Wind energy subsidy loophole exploited to the tune of £175 million, report says
A major loophole in the UK’s wind energy subsidy scheme is costing the clean energy sector hundreds of millions of pounds in government investment, according to a new report by think tank IPPR.
The report found that the loophole could also be limiting generation from wind— potentially leading to higher carbon emissions.
More than 100 medium-to-large wind turbines across the country are generating less energy than they’re capable of as installers claim superior subsidies offered to smaller turbines as part of the Feed-in-Tariff (FiT) initiative.
The government says the issue is being investigated but said the report was based on “second-hand” information.
These ‘derated’ turbines have reportedly already cost British billpayers £175 million, and that figure could reach £400 million by the scheme’s end in 2020 if the loophole is not closed this year, IPPR said.
This FiT funding was provided at the expense of other low-carbon schemes under the levy-control-framework (LCF) that capped the total amount the government can invest in energy initiatives.
The report comes days after energy giant RWE claimed that UK planning precedents are preventing the construction of more efficient wind turbines.
The numbers in the report haven’t been accepted by ministers.
“This report is based on incorrect and second-hand information – the numbers just don’t add up, ” a spokesperson for the Department of Energy and Climate change said.
“We keep this issue under constant review to make sure consumers are getting the best possible deal, and an in-depth investigation is currently underway,” he added.
IPPR responded that: “the numbers in this report were reviewed by independent energy consultants who themselves advise the government, and one of this report’s authors himself advised the Energy Minister with responsibility for this scheme. We stand by our report.”
Since its introduction in 2010, the FiT has provided backing to small-scale clean energy projects, with the level of financial support determined by the project’s maximum generation potential.
All this for six pence (but it adds up)
Using money from consumers, the mechanism provides 13.34p per kWh to wind turbines that generate up to 500kW, but gives 6p less per kWH to the next band higher — generation capacity between 500 and 1500kW.
To claim the greater per kWh subsidy, a growing number of turbine installers – those with only one or two installations – are cutting off generation at the 500kW threshold.
The scheme, originally conceived so that low-carbon projects would receive a 5-8% rate of return, has enabled some derated turbines to post returns as high as 25%.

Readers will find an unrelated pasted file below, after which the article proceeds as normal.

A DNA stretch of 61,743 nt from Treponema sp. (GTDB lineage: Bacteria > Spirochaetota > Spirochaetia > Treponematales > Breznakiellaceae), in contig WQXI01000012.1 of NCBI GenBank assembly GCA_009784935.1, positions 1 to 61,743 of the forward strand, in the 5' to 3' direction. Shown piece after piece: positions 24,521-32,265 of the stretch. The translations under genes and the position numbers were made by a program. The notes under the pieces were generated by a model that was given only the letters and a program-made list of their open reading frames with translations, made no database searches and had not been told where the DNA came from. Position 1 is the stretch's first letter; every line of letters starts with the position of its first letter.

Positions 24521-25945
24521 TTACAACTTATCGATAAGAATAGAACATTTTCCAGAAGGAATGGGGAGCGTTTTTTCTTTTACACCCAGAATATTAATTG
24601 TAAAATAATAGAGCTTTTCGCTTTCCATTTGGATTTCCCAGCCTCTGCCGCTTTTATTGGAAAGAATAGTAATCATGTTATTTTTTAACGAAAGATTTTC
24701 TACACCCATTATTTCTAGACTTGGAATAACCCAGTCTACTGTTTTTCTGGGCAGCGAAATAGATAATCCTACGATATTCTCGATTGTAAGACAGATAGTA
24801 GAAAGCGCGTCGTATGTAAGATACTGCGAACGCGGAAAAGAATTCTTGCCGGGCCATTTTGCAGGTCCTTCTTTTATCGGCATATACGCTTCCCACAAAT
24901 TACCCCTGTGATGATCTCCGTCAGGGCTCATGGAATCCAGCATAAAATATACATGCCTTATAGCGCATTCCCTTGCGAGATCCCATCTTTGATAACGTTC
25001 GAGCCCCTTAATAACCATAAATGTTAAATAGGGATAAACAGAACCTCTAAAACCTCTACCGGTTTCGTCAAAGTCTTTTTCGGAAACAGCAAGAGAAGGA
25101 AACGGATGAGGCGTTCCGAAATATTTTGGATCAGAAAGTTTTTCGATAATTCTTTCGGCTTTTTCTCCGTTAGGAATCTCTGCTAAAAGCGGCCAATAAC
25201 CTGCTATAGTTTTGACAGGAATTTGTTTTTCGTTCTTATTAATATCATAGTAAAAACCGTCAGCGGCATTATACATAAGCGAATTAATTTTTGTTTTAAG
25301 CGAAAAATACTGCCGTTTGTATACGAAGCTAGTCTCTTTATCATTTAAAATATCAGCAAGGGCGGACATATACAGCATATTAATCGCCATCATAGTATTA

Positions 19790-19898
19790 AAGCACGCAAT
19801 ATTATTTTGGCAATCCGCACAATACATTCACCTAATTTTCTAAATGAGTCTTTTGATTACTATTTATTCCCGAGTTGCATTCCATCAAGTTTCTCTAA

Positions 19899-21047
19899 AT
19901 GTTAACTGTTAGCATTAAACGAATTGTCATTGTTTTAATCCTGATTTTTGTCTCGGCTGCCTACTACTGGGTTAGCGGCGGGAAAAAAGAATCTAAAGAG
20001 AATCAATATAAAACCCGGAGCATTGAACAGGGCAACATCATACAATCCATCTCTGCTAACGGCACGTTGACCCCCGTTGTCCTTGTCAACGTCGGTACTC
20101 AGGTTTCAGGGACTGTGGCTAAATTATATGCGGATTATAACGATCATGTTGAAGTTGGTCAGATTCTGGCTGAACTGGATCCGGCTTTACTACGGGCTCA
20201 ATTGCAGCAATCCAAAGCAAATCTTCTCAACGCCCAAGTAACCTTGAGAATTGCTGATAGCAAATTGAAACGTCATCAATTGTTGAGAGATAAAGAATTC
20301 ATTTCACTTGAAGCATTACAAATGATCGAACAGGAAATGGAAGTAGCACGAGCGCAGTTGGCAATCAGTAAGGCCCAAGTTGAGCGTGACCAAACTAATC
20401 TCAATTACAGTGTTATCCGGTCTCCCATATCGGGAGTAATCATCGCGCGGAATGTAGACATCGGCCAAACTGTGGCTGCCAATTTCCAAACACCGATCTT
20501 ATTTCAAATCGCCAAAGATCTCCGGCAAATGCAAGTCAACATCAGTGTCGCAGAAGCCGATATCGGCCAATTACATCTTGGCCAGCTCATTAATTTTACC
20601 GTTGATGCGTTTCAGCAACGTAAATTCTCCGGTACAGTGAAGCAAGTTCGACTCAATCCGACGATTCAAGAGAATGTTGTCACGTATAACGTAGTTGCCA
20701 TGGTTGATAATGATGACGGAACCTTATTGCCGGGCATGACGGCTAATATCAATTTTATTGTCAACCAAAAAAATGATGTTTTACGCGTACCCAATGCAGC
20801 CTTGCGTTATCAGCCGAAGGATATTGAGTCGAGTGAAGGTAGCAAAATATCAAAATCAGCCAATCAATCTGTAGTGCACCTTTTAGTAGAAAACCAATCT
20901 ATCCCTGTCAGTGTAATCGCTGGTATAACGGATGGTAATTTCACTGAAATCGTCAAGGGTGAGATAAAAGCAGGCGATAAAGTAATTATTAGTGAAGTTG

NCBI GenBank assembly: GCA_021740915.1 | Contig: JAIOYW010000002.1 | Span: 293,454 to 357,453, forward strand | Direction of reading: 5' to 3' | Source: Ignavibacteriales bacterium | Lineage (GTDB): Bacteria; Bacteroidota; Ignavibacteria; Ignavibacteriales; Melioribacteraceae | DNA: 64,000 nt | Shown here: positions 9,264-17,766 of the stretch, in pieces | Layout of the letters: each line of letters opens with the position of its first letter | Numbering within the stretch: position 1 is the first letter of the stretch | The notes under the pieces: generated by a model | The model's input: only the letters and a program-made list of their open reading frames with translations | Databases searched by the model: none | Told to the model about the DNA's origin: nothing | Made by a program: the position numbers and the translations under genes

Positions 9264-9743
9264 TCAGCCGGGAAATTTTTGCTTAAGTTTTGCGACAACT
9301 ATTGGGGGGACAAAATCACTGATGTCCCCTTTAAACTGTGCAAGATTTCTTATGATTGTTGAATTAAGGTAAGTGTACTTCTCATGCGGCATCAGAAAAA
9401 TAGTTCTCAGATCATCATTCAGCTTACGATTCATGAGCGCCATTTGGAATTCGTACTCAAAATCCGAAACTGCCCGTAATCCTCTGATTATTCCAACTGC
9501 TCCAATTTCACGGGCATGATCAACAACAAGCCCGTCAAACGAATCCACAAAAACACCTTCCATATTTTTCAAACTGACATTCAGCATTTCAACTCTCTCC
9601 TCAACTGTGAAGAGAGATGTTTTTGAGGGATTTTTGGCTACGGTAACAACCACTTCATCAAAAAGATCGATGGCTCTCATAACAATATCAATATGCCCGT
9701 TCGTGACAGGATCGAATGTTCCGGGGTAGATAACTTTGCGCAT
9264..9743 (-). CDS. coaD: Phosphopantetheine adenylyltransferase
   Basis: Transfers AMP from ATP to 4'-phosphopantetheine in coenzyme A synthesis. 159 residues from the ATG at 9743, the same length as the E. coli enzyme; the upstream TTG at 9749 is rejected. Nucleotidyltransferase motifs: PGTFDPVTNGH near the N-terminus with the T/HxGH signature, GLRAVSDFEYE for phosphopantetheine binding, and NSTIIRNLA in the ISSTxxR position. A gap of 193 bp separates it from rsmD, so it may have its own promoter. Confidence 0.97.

Ultimately, however, the loophole could harm the wind sector by reducing the amount of power generated from wind and leading to an inefficient allocation of limited support.
The analysis found that the UK has missed out on an additional 27MW of clean energy due to these derated tubrines which, because of their increased size, can reach better, higher winds.
In short the loophole may have driven up carbon emissions.
Industry organisation RenewableUK has objected to some of the assumptions in the IPPR report, claiming it “doesn’t take account of the legitimate reasons” for derating — like how “it may be necessary because of limits in the capacity of the grid to cope with the amount of electricity that’s being generated”.
In a statement, RenUK’s Deputy Chief Executive Maf Smith stressed that the vast majority of the country’s onshore wind turbines are compliant with regulations: “It’s worth remembering that we’re talking here about 103 operational turbines at the most. That’s less than 1% of the 12,000 small, medium and large-scale onshore wind turbines generating in the UK.”
You can’t make them bigger
It’s not just the illusion of small turbines that’s hurting the wind sector, it’s difficulty building the big ones.
In an op-ed published on Politics Home, Michael Parker, Head of Onshore Development at RWE, said the government is blocking the construction of slightly taller turbines that have greater generation capability.
Enabling the blades to accessing higher, more consistent winds, those extra five metres could increase turbine energy generation by 10%.
Parker said: “Taller turbines can access better wind – that is, wind unaffected by low-level turbulence – and carry bigger blades. That reduces the number of wind turbines you need at a site, cutting manufacturing costs, but increasing the amount of electricity produced.
“Unfortunately planning precedents in the UK make it difficult for a wind turbine to be installed on land if it is more than 125 metres from base to tip, and mean we can’t buy from a standardised set across the European supply chain.”